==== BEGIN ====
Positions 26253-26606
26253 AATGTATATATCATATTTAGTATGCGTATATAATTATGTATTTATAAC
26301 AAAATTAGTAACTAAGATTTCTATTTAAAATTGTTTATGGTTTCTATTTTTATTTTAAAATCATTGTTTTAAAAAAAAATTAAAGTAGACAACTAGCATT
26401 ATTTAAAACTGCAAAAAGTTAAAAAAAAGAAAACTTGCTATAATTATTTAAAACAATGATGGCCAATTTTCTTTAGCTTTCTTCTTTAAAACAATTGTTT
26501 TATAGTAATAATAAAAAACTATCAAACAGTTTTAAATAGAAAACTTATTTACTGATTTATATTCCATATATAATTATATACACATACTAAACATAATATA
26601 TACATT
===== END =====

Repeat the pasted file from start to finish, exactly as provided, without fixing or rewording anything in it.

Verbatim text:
Positions 26253-26606
26253 AATGTATATATCATATTTAGTATGCGTATATAATTATGTATTTATAAC
26301 AAAATTAGTAACTAAGATTTCTATTTAAAATTGTTTATGGTTTCTATTTTTATTTTAAAATCATTGTTTTAAAAAAAAATTAAAGTAGACAACTAGCATT
26401 ATTTAAAACTGCAAAAAGTTAAAAAAAAGAAAACTTGCTATAATTATTTAAAACAATGATGGCCAATTTTCTTTAGCTTTCTTCTTTAAAACAATTGTTT
26501 TATAGTAATAATAAAAAACTATCAAACAGTTTTAAATAGAAAACTTATTTACTGATTTATATTCCATATATAATTATATACACATACTAAACATAATATA
26601 TACATT